So all in all a reasonable setup I think. The trouble is that I didn’t know how to access my database servers in the br1 subnet. This is another one of those tips that look so obvious, but took literally hours to work out. I am not concerned with the private networks br2 and br3, after all those are not meant to be used anyway. The simplified view on my network is shown in this figure:

The workstation is my laptop-obviously.The figure is not 100% correct-the device openVPN connections go to is called tun0, but it’s related to my br0 device.

First of all, I needed to allow communication from device tun0, to which openVPN listens to, to be forwarded to br1. The following iptables rules do exactly that:

# iptables -I FORWARD -i tun0 -o br1 ACCEPT
# iptables -I FORWARD -i br1 -o tun0 -j ACCEPT

Translated into English these 2 lines instruct the firewall to ACCEPT traffic into the FORWARD chain from device tun0 to br1. In other words route the packet to the internal network. The second line allows traffic from the internal network to traverse the tunnel device tun0.

With this in place, you can instruct openVPN to push routes to the client. In my case this is done in the configuration file used to start the openVPN daemon in server mode. My config file, server.conf, contains this line:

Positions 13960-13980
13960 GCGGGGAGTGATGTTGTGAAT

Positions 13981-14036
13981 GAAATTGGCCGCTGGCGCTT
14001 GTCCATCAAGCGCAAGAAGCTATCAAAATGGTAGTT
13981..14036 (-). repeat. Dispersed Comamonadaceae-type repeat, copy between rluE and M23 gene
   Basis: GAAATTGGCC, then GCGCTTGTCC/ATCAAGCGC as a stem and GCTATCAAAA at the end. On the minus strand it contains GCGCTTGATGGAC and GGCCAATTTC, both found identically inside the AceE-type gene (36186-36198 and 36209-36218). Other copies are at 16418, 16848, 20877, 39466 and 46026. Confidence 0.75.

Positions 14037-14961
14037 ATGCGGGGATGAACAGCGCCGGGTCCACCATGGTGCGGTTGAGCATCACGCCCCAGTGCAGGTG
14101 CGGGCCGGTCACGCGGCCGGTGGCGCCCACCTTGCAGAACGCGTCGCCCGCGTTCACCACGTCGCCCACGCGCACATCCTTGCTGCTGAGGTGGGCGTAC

push “route″

When a client connects to the OpenVPN server, this route is automatically added to the local routing table with the correct gateway. Note that on Windows with UAC enabled you have to start OpenVPN as administrator or otherwise it won’t be able to initialise the TAP device properly.

Are we there yet? I’m afraid not.

This is only half the story as I found out the hard way. After what seems like endless troubleshooting routing tables (which were correct all the time!) I found that I had to set a default gateway on the domUs, pointing to the dom0’s address of br1. This is as simple as updating /etc/sysconfig/network-scripts/ifcfg-ethx, and adding this line to it:


Either use your command line skills to add the default route or – like I did – bring the interface down and up again. Again, where gateway is the IP address of the br1 device on the dom0.

Hope this saves you a few hours of troubleshooting.